For fans and consumers, rebrands perhaps don’t often make sense: why are logos changed at all, when only small nuances differ from the previous version? The changes – as minute and unimportant as they may seem to the untrained eye – are important to marketers and experts as an essential part of the overall brand strategy, requiring leadership, design and creativity.
The DFL recently completed such a brand refresh for the Bundesliga, which now sports a fresh look and feel. The rebrand was even awarded with a nomination in PromaxBDA’s Top Ten Rebrands 2017, ranking sixth overall. Celebrating its 60th anniversary in 2016, PromaxBDA is a member association representing more than 10,000 companies and individuals from major media organizations, marketing agencies, strategic and creative vendors and technology providers around the globe. Their annual awards honour the best marketers and designers worldwide.
In cooperation with stakeholders from across the DFL Group, the Argentina-based design agency nxtid developed unique national and international broadcast openers for the 2017 season, along with a broad set of graphics for highlight shows and other programs in and around the matches themselves.
The new brand elements are built on a grid system of layered rectangular cards that slide left and right in different horizontal configurations. This horizontal movement and changes in size resemble the intuitive motion of swiping and pinching on a tablet or smartphone. Throughout its branding, the Bundesliga strictly utilizes horizontal movement, reinforcing the German precision, regardless of whether team logos, images, match footage or other information is displayed on the rectangular cards. While the cards zoom in and out and change dimension, the ratio of their parameters remain constant.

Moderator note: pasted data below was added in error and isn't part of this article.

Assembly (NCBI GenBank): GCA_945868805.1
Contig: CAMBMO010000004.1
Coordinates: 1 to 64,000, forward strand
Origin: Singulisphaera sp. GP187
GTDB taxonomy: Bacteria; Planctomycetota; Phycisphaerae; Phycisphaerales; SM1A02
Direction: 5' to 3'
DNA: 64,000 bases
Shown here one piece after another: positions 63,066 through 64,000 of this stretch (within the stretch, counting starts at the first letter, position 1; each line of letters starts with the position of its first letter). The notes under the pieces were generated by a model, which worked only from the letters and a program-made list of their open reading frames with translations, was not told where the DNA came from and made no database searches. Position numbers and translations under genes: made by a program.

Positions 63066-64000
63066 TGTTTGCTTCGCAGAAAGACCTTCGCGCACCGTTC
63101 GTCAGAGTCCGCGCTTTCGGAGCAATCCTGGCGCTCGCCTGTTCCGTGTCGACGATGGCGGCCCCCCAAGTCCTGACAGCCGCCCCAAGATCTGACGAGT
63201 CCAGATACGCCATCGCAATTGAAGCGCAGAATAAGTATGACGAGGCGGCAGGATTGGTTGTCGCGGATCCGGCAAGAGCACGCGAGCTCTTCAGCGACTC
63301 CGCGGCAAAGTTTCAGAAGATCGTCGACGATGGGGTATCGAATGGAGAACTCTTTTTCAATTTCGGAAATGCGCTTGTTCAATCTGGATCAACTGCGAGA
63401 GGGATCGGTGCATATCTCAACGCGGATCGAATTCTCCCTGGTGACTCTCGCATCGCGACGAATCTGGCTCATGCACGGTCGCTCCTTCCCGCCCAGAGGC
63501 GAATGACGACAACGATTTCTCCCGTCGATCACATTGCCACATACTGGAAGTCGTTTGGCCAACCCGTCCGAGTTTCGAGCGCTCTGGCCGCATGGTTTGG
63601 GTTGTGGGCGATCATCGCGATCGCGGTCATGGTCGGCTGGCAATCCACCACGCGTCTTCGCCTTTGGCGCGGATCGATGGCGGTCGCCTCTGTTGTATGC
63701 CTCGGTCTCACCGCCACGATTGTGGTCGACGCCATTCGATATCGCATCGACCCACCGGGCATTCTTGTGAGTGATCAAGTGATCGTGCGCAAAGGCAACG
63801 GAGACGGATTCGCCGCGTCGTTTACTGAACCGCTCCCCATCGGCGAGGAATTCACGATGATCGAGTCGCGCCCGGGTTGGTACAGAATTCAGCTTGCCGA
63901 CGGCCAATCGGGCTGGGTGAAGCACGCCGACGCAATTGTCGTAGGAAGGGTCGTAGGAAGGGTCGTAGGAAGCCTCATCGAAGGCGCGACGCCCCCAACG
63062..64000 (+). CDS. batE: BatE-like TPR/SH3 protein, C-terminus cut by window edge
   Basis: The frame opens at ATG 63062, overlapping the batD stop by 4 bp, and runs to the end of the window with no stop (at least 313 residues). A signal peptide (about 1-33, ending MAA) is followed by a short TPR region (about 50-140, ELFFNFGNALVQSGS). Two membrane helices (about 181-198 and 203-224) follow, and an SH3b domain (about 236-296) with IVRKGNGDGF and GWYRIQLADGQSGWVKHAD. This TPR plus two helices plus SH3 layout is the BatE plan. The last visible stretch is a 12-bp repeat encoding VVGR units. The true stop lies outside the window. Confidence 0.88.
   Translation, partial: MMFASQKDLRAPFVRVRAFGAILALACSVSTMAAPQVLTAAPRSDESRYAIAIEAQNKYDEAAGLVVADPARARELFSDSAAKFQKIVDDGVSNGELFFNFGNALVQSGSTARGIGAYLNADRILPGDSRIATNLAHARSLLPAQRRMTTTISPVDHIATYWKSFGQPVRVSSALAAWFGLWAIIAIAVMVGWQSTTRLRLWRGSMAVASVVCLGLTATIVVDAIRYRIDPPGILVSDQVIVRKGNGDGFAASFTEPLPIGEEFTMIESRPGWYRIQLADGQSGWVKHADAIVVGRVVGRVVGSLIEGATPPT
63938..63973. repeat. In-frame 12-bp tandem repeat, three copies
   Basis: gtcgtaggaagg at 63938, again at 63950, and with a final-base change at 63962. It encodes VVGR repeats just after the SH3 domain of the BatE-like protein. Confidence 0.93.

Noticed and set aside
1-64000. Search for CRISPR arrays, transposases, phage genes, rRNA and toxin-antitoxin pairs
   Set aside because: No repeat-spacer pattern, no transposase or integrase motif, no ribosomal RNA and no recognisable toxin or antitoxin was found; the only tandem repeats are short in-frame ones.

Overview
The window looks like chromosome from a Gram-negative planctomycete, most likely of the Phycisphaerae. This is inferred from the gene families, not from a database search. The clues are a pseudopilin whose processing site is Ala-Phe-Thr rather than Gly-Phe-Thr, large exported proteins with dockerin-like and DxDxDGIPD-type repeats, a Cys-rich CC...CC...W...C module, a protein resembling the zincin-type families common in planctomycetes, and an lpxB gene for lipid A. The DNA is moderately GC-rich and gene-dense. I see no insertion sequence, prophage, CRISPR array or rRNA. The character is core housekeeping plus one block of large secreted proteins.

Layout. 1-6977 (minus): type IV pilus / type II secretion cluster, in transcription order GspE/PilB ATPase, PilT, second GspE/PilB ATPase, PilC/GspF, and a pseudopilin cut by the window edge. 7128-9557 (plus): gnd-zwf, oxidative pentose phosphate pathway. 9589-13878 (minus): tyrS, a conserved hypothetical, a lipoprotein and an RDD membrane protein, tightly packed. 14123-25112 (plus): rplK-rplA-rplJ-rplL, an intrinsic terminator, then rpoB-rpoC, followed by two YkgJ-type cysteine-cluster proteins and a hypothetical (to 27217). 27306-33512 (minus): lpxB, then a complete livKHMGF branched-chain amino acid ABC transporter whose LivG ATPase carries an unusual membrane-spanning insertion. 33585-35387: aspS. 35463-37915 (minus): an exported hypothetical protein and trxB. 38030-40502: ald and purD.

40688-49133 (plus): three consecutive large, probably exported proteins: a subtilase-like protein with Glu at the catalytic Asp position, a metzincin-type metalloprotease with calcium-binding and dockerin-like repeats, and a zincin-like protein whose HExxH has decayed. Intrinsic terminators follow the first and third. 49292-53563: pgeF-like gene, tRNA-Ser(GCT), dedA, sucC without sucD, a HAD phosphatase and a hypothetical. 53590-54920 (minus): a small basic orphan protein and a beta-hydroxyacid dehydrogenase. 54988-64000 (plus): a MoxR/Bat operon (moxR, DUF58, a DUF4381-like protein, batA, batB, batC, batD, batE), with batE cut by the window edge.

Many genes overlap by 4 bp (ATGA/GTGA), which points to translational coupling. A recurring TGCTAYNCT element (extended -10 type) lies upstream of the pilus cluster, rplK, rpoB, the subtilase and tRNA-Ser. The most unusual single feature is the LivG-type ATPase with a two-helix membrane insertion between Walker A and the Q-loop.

With its new logo, the Bundesliga caters to a need that is becoming more and more evident in modern marketing but in the world of sports in particular: mobile internet usage is increasingly dominating, thereby posing completely new challenges to brands in terms of usability, user experience and convenience. For DFL, the only possible answer to these challenges was by putting functionality first and opting for sleek, elegant visuals and a nuance of colour and tone, rather than dramatic and glitzy 3D graphics. On mobile, logos are often used in scoreboards, stats, or clocks where high readability and clear colours are of utmost importance – for users but partners as well.
DFL’s was praised by PromaxBDS for its decision to neglect fanciness in favour of sleek designs and it becomes increasingly evident that this is developing into a huge trend in the world of sports, because other sports leagues, such as the Premier League and the Eredivisie, have recently completed a brand refresh as well, and chose a quite similar path.
DFL and German design agency Mutabor began the process of revamping the logo more than a year and a half ago, removing the 3D gloss and sharpening the rounded edges. Additionally, the football player on the logo received a minor makeover. Now, the player is looking straight ahead rather than down at his knee, and the ball is part of the logo instead of halfway outside of the red borders.
“Moving the ball into the red field is essential to the logo, improving the overall symmetry of the 2D-cards. It’s a very subtle change, but for us it was really important that this little ball comes on to the red field and becomes an integral part of the logo,” said Thomas Markert, creative director at DFL Digital Sports. “Compared to other leagues, the Bundesliga took a different approach, focusing on football and the football player, while the club logos and their different colours have been embraced and displayed.”